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Strategies for Improving Sleep

Sleep is a time when our bodies and minds get to rest and focus on tasks like healing, fine-tuning bodily functions, forming long-term memories, and forgetting unnecessary information. Sleep also helps us re-energize, and repair the wear & tear that happens to our bodies during the day. When people don’t get quality sleep, healing processes can happen more slowly, memory, concentration, mood, and decision making can be impaired, and the risk of developing several chronic health conditions can increase.

 

Many people struggle to sleep well at night, and unfortunately, it can be difficult to know where to turn for advice. There aren’t a lot of options for comprehensive sleep assessment and treatment, and people often seem to receive suggestions that aren’t in line with scientific evidence.


Woman sleeping on a train

Sleep is controlled by two main drivers: circadian rhythm and sleep pressure. Understanding a little bit about these can be helpful for improving sleep. Sleep pressure is the body’s natural desire to sleep after being awake for a long time. Sleep pressure increases steadily while we are awake, due to the buildup of a chemical called adenosine in the brain. When we do things like take a nap in the middle of the day, or drink caffeine (which interferes with the buildup of adenosine in the brain), we reduce our sleep pressure, which can make it more difficult to fall asleep at bedtime.

 

Circadian rhythm is like an internal clock that tells our bodies when it’s time to do things. The clock is coordinated with the light-dark cycles of the earth. It causes us to have the easiest time sleeping when it’s dark out, and the easiest time waking up when it becomes light in the morning. When we do things like go to bed and wake up at inconsistent times, expose ourselves to bright lights at night, or remain physically inactive during the day, it can make it difficult for our internal clock to know when sleep is supposed to happen, and launch the internal processes that make us feel sleepy. (It can also make it difficult for the clock to know when it should make us feel alert and energetic).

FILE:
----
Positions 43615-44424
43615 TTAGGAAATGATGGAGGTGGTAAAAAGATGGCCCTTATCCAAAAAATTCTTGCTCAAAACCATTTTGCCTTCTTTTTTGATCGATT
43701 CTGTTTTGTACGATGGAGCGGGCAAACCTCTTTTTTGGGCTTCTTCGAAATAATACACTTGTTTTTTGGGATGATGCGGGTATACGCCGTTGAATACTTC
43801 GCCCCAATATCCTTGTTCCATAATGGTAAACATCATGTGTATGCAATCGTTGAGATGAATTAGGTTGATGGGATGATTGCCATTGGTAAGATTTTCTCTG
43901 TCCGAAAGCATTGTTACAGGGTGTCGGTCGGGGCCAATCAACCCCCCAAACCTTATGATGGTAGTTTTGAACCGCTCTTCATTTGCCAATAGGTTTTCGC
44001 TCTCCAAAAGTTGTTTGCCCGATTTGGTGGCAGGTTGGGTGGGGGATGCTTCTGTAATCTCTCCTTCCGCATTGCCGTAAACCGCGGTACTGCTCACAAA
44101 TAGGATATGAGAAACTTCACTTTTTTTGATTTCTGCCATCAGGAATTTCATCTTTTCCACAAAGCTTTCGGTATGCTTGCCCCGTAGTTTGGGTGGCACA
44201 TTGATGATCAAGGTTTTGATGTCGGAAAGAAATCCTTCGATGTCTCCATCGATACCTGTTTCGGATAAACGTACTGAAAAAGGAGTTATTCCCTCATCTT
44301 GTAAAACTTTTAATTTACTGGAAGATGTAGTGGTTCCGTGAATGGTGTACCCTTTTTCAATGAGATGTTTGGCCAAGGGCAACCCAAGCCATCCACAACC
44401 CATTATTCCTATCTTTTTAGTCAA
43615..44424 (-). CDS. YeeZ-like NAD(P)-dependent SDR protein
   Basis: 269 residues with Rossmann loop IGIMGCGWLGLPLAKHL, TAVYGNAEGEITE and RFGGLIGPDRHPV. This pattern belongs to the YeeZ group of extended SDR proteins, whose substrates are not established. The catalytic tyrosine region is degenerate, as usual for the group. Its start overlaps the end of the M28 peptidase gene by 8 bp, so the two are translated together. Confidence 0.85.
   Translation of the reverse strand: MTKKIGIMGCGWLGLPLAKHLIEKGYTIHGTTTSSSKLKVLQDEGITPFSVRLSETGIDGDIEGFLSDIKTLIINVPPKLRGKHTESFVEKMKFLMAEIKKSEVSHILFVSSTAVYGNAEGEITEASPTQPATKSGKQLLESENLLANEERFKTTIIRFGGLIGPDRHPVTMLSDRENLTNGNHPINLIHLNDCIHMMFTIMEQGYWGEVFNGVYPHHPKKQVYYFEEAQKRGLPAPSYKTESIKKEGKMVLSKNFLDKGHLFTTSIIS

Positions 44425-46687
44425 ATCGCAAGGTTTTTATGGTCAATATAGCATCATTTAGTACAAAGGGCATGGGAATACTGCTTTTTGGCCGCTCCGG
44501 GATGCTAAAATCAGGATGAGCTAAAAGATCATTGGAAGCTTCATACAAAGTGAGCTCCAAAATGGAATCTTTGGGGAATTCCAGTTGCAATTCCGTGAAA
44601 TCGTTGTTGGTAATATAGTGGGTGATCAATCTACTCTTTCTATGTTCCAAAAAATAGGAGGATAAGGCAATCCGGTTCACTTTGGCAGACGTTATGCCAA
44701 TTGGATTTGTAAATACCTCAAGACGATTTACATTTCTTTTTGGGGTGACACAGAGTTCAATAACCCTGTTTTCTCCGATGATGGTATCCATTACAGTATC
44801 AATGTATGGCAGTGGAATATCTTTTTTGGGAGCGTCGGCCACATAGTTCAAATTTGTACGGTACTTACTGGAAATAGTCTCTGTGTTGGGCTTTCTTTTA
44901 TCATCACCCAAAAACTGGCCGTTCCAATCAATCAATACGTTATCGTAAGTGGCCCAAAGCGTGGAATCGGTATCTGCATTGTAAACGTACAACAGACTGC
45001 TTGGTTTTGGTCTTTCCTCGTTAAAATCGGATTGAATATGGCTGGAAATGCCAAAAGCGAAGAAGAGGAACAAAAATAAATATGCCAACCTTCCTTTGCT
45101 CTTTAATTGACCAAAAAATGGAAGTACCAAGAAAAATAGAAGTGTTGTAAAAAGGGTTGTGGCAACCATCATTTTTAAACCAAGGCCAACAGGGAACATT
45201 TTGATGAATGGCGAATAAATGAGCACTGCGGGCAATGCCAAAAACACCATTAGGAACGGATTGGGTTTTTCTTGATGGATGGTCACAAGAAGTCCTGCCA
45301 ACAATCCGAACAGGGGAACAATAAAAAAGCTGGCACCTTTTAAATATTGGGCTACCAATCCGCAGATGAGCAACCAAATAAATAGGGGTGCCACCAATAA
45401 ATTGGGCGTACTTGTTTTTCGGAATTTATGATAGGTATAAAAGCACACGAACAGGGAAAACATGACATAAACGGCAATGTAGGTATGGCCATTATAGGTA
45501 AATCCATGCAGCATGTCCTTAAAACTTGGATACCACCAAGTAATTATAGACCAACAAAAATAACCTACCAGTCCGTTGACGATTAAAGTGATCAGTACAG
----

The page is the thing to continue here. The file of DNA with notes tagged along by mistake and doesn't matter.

Another factor that influences sleep is the strength of the brain’s association between the bed/bedroom and sleep. When people use their bed (even better, their whole bedroom) only for sleep, their brains develop a clear association between their beds/bedrooms and sleep, and begin to make them sleepy when they enter (because the brain figures that if the person is entering their bed/bedroom, it must be time to put them to sleep). When people spend time awake in bed (reading, studying, watching TV, worrying, or using a phone or tablet, for example), their brains no longer realize that bed is a place where they’re supposed to sleep, and don’t launch their sleepytime processes as efficiently at bedtime. Along these same lines, many people find it helpful to get out of bed and go somewhere else if they’ve been lying awake in bed for more than 20 minutes. When people who find themselves lying awake at night leave their room and do a quiet, boring and/or calming activity somewhere else – such as reading a boring book (this is not the time to read a page-turner!), meditating or praying, doing a puzzle, knitting, or whittling – and return to bed when they begin to feel sleepy, it can help the brain re-learn a strong association between bed and sleep, and remind it to activate its sleep processes when they’re in their room.

 

Finally, for all the worries out there, it probably won’t surprise you to learn that the #1 thing keeping people awake at night is unhelpful thoughts (about things they are worried or distressed about, for example). It may surprise you to read that people can learn to stop these thoughts in their tracks so they don’t keep them awake at night. Many people find it helpful to see a counsellor, or try strategies such as journaling, breathing exercises, meditation, or other mindfulness practices to tackle thoughts that make it difficult for them to sleep.

 

I’ve uploaded a free resource containing more in-depth information about sleep and sleep strategies to my website. Feel free to visit for more info: www.livewellphysiotherapy.com/resources

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